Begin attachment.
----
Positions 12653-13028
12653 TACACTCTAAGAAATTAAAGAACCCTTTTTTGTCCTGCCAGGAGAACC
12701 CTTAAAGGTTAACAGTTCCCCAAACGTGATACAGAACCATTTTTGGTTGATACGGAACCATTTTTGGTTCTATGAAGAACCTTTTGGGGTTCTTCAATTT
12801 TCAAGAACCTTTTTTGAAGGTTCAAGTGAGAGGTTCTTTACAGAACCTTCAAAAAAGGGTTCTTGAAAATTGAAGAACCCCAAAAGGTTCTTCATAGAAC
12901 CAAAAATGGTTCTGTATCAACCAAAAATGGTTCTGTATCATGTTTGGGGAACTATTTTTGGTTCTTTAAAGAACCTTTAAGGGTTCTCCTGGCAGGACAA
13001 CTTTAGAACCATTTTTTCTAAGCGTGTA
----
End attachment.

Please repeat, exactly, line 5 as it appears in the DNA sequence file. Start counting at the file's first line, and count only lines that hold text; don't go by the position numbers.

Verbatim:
12901 CAAAAATGGTTCTGTATCAACCAAAAATGGTTCTGTATCATGTTTGGGGAACTATTTTTGGTTCTTTAAAGAACCTTTAAGGGTTCTCCTGGCAGGACAA